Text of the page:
Patrick you are correct that I don’t know the facts in this court case.
    I can only go by news reports such as the one I linked to.
    In that link it states that the defense lawyers asked for phone records to be produced to verify whether the accused was in phone communication with the witnesses. The judges refused stating that confessions of the witnesses was evidence enough. Seeing that we also know that one witness has already died during interrogation it lends weight to the claim that the trial is a farce.
    My political point was that show trials are generally farcical because they are designed not to provide justice but send a message to the general population. Just like the trial of Anwar Ibrahim in Malaysia. Again I don’t know the facts but I still get a general sense that it was a show trial designed to intimidate his supporters. Thats what show trials are for. Look at the show trials for the Hitler assasination plotters. Defendants given oversized trousers and no belts to add to the comic effect. See how the regimen humiliates it’s enemies. Now thats a show trial.

  52. 52 Steve Owens

    I guess if the courts are treating both Sunni and Shia terrorists even handedly theres no problem
    So the Iraqis are left with the situation where the countries President visits the home of a man who had an Iraqi judge issue a warrant for murder. A country where hundreds of opposition figures are banned from standing for election. A country where the most prominent Sunni politician has to flee the country because of very dubious accusations and a country where an admitted Shia terrorist is allowed to walk free.

  53. 53 Steve Owens

    One more go. The whole Hashemi trial screams out show trial when you examine Hashemi’s previous political stances against the wrongs that he is charged with.
    The current wave of terrorism in Iraq is most likely done by people in Al Qaida in Iraq or by ex Baathists.
    Hashemi was never a Baathist his party was banned by the Baathists.
    Hashemi’s party was denounced by Al Qaieda in Iraq because its leader co operated with the Iterim government set up after the 2003 invasion. It initially supported the elections of 2005 and eventually supported the yes vote in the constitutional referendum.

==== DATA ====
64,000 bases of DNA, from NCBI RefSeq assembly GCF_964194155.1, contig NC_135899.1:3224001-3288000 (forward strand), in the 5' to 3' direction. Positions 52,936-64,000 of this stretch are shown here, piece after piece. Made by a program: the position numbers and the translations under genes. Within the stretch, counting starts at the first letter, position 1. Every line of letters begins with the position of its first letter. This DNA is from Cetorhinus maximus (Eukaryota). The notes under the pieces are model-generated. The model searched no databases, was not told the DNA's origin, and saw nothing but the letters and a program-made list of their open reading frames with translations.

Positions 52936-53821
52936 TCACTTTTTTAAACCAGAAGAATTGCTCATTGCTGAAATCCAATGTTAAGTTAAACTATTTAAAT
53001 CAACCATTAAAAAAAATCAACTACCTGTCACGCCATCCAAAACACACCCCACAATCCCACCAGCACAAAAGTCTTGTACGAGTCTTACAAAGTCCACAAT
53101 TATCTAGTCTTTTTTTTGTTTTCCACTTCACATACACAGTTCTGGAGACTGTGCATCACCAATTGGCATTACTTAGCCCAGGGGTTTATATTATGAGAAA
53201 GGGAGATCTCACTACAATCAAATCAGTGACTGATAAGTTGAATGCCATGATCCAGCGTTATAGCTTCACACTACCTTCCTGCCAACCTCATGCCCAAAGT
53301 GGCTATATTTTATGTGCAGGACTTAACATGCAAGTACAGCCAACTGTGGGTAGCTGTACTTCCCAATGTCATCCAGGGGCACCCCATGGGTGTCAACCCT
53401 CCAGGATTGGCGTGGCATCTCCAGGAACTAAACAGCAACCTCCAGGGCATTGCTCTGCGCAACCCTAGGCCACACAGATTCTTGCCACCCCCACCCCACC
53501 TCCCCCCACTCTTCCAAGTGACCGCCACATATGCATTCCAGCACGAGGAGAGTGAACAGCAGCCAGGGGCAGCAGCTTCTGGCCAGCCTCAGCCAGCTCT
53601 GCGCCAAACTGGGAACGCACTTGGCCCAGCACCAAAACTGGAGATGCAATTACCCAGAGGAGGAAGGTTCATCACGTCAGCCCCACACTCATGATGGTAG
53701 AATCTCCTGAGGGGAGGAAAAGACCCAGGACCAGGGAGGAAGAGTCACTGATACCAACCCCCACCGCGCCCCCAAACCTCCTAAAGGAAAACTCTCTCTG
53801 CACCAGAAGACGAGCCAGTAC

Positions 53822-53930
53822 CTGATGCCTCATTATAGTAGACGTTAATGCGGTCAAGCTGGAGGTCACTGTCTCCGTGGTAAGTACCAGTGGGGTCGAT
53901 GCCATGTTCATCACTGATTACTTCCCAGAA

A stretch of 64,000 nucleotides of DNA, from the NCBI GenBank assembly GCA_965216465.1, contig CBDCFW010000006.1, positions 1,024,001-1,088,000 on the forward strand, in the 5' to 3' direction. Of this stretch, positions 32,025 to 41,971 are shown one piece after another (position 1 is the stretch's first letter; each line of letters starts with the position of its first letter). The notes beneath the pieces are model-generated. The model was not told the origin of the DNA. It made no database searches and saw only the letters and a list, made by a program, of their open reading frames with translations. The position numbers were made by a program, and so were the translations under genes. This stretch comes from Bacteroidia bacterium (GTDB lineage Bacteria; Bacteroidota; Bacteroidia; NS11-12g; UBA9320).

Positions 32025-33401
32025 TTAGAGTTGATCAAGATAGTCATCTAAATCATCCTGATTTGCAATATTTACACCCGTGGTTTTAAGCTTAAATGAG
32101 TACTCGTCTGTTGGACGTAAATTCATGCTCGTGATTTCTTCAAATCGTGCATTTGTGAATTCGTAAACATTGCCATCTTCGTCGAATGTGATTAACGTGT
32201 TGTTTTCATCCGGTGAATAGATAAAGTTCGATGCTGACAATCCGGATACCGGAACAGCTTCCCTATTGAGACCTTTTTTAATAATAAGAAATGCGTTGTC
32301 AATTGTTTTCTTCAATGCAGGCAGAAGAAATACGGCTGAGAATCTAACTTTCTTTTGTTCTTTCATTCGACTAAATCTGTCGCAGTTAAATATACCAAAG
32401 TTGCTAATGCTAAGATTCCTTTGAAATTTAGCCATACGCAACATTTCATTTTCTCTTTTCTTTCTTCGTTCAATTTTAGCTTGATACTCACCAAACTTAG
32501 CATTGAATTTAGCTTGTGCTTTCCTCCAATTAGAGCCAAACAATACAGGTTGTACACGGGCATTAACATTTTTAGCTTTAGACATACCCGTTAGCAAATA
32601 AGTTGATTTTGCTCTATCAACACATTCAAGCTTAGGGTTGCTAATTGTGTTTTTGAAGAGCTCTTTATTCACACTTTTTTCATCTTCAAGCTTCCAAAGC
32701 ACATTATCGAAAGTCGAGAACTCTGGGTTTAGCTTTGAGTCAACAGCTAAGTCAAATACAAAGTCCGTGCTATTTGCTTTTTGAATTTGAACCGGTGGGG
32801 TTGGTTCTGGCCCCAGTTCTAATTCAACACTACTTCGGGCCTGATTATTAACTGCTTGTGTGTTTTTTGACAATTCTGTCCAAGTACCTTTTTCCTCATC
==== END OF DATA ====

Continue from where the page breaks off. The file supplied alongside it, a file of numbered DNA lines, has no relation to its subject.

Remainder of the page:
He has either supported politics that are the antithesis of the crimes he has been charged with or he has been a very clever double dealer.
    I also want to repeat one more point. Show trials are hallmarked by reliance on confessions and tend to be light on evidence.

  54. 54 Steve Owens
  55. 55 Steve Owens

    Seems that theres an epidemic of body gaurds confessing to murder. Dont these guys realise that the penalty for terrorim is death?
    Some of Hashemi’s gaurds have been competing with each other both claiming to have commited the same murder. What can you expect from guys who dont have the sense to accept medical attention while dying during interogation. And when are those relatives going to be arrested for photo shopping those pictures to show “injuries”

  56. 56 patrickm

    Steve there is no doubt that this sort of stuff really harms the war effort. It brings to mind Abu Ghraib, and everyone ought to know how people on this site responded to those outrages. Those who want to see the war won and the revolution advance will always oppose this type of counter- productive violence and wage a struggle against those who are harming the war effort and setting back the revolution in this manner. Those who oppose the war effort and the further extension of the revolution will also highlight these events for their purposes. Only those who are stupidly engaged in the barbarity want it hidden. I suppose you are highlighting this stuff in order to strengthen the revolution that you have quietly joined with over the last year or so. This is fair enough. Obviously the revolutionary forces must weed out those types where possible and without shattering the revolutionary united-front. We have also seen some bad stuff going on in Libya and we are going to see a lot of sectarian killing in Syria.

    Following the Iraqi led Arab Spring victories and partial victories across the entire ME most people paying close attention, especially those in the region would guess that the Assad regime and Baathism in Syria are strategically stuffed no matter how powerful they still appear and how many they are currently murdering.